Carbonara (and Matelica)

Yesterday was international Carbonara Day and New York hosted a number of carbonara celebrations organized by the GVCI (Virtual Group of Italian Chefs). The origin of Spaghetti alla carbonara is unknown but the GVCI has put together this relatively well-informed page citing all the theories as to its provenance (I was glad to see that the group referenced my edition of Ippolito Cavalcanti’s Cucina Teorico-Pratica).

I didn’t get to taste Cesare Casella’s Carbonara with Winnie but I did convince Roman chef Salvatore Corea to whip up a Carbonara just for me at his newest restaurant Bocca.

Above: Salvatore Corea’s Spaghetti alla Carbonara is not on the menu at Bocca but it was great.

I paired it with La Monacesca’s 2005 Verdicchio di Matelica: clean and fresh in the mouth, with nice fruit flavors. While Verdicchio dei Castelli di Iesi, which lies on the Adriatic coast of the Marches, is the more famous of the two appellations, Matelica, which lies in an inland valley, is known for its fruity notes (thanks to the temperature variation of the valley). It’s a wonderfully food-friendly wine and also went well with Salvatore’s grilled scamorza and culatello.

Above: Salvatore also had me taste his Spaghetti alla gricia, a similar dish, also made with guanciale (and black truffles) but no egg. It wasn’t as good as the carbonara but tasty nonetheless.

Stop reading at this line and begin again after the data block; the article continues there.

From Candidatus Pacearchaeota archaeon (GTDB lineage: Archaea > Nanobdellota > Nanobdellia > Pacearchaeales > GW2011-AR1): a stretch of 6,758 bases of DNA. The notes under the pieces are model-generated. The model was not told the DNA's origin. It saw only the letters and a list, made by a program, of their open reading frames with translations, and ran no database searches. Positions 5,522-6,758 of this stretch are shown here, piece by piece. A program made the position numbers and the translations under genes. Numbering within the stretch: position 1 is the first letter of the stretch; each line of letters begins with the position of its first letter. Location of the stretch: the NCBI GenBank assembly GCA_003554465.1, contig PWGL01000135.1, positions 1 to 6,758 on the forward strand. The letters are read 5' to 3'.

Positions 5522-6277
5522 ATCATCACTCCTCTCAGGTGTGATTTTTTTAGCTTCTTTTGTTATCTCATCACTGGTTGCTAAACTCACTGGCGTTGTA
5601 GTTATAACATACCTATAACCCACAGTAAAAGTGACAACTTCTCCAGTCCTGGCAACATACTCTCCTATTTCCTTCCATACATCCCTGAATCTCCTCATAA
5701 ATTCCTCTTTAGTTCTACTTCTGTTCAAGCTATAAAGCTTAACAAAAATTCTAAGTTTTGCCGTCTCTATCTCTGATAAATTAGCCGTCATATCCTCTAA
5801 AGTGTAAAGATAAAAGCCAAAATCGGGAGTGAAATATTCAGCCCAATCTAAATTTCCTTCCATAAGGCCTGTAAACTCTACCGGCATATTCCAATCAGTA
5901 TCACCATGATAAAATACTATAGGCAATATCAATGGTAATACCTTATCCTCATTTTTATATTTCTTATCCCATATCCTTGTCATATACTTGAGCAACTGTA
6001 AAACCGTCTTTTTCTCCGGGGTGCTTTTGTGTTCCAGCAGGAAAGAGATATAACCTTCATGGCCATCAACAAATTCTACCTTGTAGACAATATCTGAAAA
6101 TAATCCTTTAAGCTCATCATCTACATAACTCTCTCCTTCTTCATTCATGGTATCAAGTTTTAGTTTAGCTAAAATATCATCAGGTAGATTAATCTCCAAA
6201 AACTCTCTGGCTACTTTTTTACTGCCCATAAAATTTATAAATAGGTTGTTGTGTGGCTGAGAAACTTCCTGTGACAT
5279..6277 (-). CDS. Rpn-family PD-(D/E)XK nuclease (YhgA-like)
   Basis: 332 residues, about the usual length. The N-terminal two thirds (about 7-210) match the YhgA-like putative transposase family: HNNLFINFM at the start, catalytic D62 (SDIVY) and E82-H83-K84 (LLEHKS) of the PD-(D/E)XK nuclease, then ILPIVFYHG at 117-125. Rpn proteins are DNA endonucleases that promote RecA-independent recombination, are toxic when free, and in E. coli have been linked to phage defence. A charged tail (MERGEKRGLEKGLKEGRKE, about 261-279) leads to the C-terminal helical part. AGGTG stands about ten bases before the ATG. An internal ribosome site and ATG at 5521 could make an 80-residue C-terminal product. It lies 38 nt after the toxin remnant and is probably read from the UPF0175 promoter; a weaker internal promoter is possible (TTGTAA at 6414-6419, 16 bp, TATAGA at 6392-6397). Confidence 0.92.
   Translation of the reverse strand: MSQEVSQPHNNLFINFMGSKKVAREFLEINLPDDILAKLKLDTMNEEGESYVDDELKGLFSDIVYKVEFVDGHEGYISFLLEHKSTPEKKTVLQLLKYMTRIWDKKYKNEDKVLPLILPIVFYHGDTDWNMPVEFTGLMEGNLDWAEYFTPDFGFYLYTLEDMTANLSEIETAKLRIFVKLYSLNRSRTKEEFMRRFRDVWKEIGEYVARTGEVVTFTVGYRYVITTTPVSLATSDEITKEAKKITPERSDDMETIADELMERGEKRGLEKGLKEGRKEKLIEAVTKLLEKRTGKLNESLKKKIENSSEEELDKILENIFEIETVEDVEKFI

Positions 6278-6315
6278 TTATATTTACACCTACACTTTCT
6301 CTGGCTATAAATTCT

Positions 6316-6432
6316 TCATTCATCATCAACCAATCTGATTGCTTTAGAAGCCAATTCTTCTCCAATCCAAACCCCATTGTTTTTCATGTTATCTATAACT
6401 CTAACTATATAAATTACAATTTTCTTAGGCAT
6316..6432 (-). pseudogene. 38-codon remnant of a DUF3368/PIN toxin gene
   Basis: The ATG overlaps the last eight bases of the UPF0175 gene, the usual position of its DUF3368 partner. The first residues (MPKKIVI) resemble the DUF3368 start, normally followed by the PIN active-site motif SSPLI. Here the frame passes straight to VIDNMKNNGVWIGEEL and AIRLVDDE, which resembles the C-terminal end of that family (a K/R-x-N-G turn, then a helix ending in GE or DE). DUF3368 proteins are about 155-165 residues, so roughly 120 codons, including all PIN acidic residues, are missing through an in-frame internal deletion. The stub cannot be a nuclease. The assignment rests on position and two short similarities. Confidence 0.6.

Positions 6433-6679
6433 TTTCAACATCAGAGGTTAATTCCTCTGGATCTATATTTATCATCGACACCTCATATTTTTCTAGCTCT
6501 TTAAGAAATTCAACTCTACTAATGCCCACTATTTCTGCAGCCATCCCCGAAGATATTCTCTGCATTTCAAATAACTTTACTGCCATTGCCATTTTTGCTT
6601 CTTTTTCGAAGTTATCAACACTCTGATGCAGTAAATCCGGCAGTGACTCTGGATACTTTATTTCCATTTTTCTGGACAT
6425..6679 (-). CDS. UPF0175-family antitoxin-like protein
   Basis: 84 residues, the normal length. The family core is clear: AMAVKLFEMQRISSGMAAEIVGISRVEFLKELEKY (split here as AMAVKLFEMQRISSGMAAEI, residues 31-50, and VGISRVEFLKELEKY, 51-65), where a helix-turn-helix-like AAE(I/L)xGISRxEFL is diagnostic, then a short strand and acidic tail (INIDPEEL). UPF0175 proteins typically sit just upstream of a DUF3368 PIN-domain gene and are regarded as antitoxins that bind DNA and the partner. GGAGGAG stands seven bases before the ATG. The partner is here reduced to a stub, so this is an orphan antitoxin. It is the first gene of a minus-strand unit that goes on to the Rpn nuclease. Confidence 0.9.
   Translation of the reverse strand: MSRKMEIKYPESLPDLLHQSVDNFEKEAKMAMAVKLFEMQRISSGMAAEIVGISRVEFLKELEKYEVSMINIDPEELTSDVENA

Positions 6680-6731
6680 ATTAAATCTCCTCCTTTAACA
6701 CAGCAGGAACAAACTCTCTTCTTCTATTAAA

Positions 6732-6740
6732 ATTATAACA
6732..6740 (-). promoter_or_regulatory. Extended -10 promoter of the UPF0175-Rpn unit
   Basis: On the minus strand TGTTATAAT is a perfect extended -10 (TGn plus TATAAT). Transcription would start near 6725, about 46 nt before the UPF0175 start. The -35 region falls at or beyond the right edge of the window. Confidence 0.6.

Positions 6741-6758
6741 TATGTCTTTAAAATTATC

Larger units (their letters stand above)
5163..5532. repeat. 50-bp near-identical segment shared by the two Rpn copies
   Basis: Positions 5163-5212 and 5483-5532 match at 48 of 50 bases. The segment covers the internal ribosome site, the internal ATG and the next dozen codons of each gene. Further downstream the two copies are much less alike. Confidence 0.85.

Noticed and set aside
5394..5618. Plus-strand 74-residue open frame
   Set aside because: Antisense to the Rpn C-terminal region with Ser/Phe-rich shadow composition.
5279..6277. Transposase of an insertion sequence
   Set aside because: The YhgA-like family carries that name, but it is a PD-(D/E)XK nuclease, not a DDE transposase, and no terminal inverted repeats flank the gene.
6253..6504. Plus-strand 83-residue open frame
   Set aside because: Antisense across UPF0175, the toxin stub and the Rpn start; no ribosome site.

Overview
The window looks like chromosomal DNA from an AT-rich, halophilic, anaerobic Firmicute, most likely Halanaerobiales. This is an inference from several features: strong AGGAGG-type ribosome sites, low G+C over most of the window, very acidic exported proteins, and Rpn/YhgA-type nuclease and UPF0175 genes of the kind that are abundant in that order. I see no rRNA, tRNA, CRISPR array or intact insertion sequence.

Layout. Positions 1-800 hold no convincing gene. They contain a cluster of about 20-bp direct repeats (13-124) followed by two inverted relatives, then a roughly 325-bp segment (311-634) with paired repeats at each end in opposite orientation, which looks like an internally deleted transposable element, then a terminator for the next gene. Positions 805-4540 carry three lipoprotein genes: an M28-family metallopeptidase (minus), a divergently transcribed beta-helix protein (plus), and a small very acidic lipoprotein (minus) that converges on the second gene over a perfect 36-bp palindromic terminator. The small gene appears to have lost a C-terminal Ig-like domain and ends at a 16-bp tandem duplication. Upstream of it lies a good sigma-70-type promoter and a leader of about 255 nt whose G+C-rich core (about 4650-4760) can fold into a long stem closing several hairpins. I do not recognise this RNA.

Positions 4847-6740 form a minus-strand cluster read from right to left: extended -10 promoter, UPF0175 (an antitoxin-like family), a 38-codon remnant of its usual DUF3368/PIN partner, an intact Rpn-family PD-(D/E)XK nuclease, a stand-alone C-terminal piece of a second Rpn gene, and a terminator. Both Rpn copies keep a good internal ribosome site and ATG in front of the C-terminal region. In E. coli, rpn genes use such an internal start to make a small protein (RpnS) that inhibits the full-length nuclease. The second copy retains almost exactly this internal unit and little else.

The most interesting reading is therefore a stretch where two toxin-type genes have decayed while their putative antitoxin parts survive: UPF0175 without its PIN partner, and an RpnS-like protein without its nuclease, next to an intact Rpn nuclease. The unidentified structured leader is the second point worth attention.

Above: to be avoided at all costs! The Spaghetti alla Carbonara at Il Mulino in the West Village was by far the worst I’ve ever tasted.

Late last year I tasted the Spaghetti alla carbonara at Il Mulino, in the West Village, where I had one of the worst meals of my life. It’s really unbelievable — inconceivable in fact — that this would-be landmark restaurant has not been exposed for what it truly is: a sham.

Above: another dish of equally dubious origins, Fettuccine Alfredo, also at Il Mulino, and equally bad as its carbonara.

The only bottle I could find worth drinking at Il Mulino was a 1988 Barolo by Marchesi di Barolo (the rest of the list is over-oaked and WAY over-priced). Thankfully (or sadly, depending on how you look at it), I was the guest of another wine professional. We were both shocked by the obscene prices. So, please, don’t ever go there!

Stick to the professionals (hopefully we can get Salvatore to make his carbonara a regular dish on his menu).

Qui si parla italiano

An errand brought me out to Bensonhurst (Brooklyn) this afternoon where I had one of the best espressos I’ve had in long time. The Caffè Italia is a classic Italian bar where coffee is served at the counter.

Caffè Italia
6921 18th Ave. (at 69th St.)
Brooklyn, NY
(718) 234-7010

Italian is spoken at nearly every business along 18th Avenue in Bensonhurst.

Above: the Villabate pastry shop in Bensonhurst.

Pasticceria Villabate
7117 18th Ave. (at 71st St.)
Brooklyn, NY
(718) 331-8430

Guanciale and Barolo in The Times

The Wednesday edition of the The New York Times and its Dining and Wine section is a weekly event for food and wine writers and culinary professionals (New Yorkers and the rest of them west of the Hudson river).

Today’s section caused many of us in the wine world to drool with envy: Eric Asimov published a great story about Barolo and a recent tasting he attended. It was one of those once-in-a-lifetime affairs (unfortunately not yet in my life!). I really like how Eric puts Barolo — a wine so misunderstood by so many — into perspective. Check out his post on the tasting at his blog (essential reading for me). It will surely make your mouth water (and bring tears of envy to your eyes as it did to mine).